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But back to the holidays and to me in the wing chair. Not only did those dates transport me out of my ordinary childhood, they also grounded me in it. I could count on great-aunt Anne bringing those dates every year. And every year they were exactly the same, packed in the same little box and rolled in the same sparkly sugar.

I remember great-aunt Anne had a big smile and very crooked teeth. She wasn't a good cook. One year when we traveled to her house for the holidays, she forgot to take the little plastic bag of giblets out of the turkey, and it made an awful smell that went away only after my father took the whole roasting pan out to the garage. We sat down to a dinner of all the “fixings” instead.

But she was proud of her stuffed dates, famous for them, and I know my love of them made her happy. I like to think of her in that big, dark kitchen in New Jersey, sitting at the table with a plate of dates, a plate of walnuts, a plate of sugar. I'm sure it took her quite a while to take the stones out and stuff the walnuts in, then roll them in the sugar and line them up in those boxes that once must have held handkerchiefs or stationery.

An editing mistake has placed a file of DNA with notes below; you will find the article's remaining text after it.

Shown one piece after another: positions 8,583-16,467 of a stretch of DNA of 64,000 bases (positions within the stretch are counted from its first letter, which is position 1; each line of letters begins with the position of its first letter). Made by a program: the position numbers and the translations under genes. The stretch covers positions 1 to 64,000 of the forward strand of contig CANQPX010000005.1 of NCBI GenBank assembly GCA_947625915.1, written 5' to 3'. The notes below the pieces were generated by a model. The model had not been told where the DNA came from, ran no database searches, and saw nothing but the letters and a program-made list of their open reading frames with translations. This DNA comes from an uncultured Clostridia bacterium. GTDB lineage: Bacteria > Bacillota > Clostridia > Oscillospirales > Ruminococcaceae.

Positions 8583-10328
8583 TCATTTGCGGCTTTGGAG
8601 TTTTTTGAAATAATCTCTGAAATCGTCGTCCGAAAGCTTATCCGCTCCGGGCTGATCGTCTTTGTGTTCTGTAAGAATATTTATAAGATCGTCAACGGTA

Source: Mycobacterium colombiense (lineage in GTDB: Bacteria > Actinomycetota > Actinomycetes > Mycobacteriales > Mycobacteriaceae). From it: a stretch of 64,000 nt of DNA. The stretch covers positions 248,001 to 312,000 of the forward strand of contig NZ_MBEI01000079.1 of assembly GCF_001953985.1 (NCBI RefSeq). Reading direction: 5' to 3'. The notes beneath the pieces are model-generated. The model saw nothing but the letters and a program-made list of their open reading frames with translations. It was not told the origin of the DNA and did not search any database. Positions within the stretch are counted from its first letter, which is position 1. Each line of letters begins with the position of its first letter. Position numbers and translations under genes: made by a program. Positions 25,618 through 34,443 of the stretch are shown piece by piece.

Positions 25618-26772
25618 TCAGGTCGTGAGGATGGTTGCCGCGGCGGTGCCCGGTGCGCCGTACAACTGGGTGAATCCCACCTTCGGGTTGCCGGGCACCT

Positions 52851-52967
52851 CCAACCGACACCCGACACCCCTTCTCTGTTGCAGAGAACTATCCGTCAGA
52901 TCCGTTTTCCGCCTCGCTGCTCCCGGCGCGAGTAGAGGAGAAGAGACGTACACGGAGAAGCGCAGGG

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Upon such homely treasures are our memories built. The connection of food and memory is ancient and contemporary and complex. There is the personal memory that connects me to my childhood and that wing chair. There is also the larger collective memory that connects me to all women for whom the preparation of sweets and holiday delicacies is an act of love.

What am I making for the holidays? On the counter I have a bag of Medjool dates from the Brattleboro Food Co-op. I will stuff them like great-aunt Anne would have, as well as make my own contribution of a pie with dates and cocoa and pecans that somehow reminds me of mincemeat. It is a good combination of homey pie crust and exotic filling.

I think it would please the little girl in the wing chair. I hope you like it. I wish you a holiday season filled with good memories.